(Bloomberg Business) — The stakes couldn’t be higher for the August employment report, even though the month has typically been cursed by disappointment.
For Federal Reserve officials, who are trying to gauge the U.S. economy’s prospects as they consider raising interest rates in less than two weeks, have already been thrown a curve ball — global economic malaise and reeling financial markets.
The final monthly report on the American job market before the Fed’s September policy meeting has the potential to muddy the waters even more. Economists have overestimated the August payroll prints over the past four years by an average of about 50,000.
Here’s what economists and Fed watchers are looking for when the numbers are released at 8:30 a.m. Friday in Washington.
The headline figure, derived from a survey of employers, has been fairly solid in 2015, even in the face of inconsistent first-half economic data. Job gains averaged 211,000 through July after 260,000 a month in 2014, the best year for American hiring since 1999.
While economists are calling for an advance of about 220,000, according to the Bloomberg survey median, history shows they don’t have a very good handle on August. From 2005 to 2014, forecasters have over-estimated the initial August payrolls print seven times, including in each of the past four years. What’s more, the Labor Department (excluding annual and benchmark revisions) has marked up its first estimate in subsequent months in eight of the past 10 years.
Such a trend could complicate the Federal Open Market Committee’s reading of the labor market and readiness to lift off from near-zero interest rates.
“If we’re aware of this `quirk’ in the August data, rest assured the data-dependent FOMC is also aware of it,” said Richard Moody, chief economist at Regions Financial Corp. ”But, really, `Just wait – that August employment number will be revised higher’ wouldn’t necessarily be the best way to get already-antsy financial markets to come to terms with a funds- rate hike.”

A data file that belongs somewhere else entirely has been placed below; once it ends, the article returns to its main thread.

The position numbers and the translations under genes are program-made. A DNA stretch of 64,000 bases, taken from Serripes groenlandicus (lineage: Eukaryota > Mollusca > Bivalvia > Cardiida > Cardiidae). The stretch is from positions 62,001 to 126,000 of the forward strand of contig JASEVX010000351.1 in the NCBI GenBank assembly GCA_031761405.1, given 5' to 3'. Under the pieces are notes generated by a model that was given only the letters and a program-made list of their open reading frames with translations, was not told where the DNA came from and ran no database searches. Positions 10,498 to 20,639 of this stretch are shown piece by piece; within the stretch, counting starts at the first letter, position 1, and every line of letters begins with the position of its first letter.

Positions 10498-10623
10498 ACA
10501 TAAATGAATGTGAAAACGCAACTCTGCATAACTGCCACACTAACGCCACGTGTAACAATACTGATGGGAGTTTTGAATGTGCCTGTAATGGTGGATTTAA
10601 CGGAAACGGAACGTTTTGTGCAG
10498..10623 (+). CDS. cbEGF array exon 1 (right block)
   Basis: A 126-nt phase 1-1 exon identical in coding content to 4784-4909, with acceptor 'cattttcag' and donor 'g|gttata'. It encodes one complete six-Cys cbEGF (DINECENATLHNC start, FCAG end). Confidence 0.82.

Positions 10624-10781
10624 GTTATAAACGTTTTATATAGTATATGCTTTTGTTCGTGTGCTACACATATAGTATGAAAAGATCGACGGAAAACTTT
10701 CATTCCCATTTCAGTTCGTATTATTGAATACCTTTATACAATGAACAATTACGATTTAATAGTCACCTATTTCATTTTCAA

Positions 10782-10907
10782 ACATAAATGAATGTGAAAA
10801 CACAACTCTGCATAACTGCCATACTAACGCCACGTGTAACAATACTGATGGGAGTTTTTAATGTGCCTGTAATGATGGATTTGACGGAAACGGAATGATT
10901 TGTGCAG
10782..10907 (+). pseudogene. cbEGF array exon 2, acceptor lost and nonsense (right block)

Part of the puzzle of forecasting August payrolls is the difficulty in adjusting for annual changes in the school-year calendar, Moody said.
The unemployment rate, at 5.3 percent, is nearing the Fed’s 5 percent-to-5.2 percent definition of full employment. Positive signs in the labor market since the last report indicate there may be more than enough momentum to pull July’s 5.261 percent (unrounded) reading down to the Fed’s range. The Bloomberg survey median calls for a 5.2 percent rate.
The “labor market differential” — the Conference Board’s gauge of the share of respondents who say jobs are “plentiful” versus those describing them as “hard to get” — climbed last month to its highest level since January 2008. Jobless claims have been below 300,000 since early March, a level typically associated with improving employment conditions.
“The most important difference is that the unemployment rate is a lot lower” than a year ago, helping to nudge the Fed toward a rate increase, said Michelle Girard, chief U.S. economist at RBS Securities Inc. “For all its warts in terms of being an accurate gauge of labor-market slack, the bottom line is that it has shown continued meaningful improvement.”
Sustained momentum in worker pay has remained elusive. Average hourly earnings increased 2.1 percent in the 12 months ended in July, in line with the average since the expansion started six years ago.
Here again, we may come up against a calendar quirk. The Labor Department’s employer survey week ended on the 15th of the month, the day workers who receive bi-monthly checks usually get paid. The last time that happened was in November, when wages climbed 0.4 percent from a month earlier, then the strongest gain in almost two years, Morgan Stanley economist Ted Wieseman pointed out in a research note.
Financial-market turmoil, at least, probably did little to impact hiring decisions in August. The government surveys households and businesses in the week that contains the 12th of the month, so the data will reflect responses covering the Aug. 9-15 period.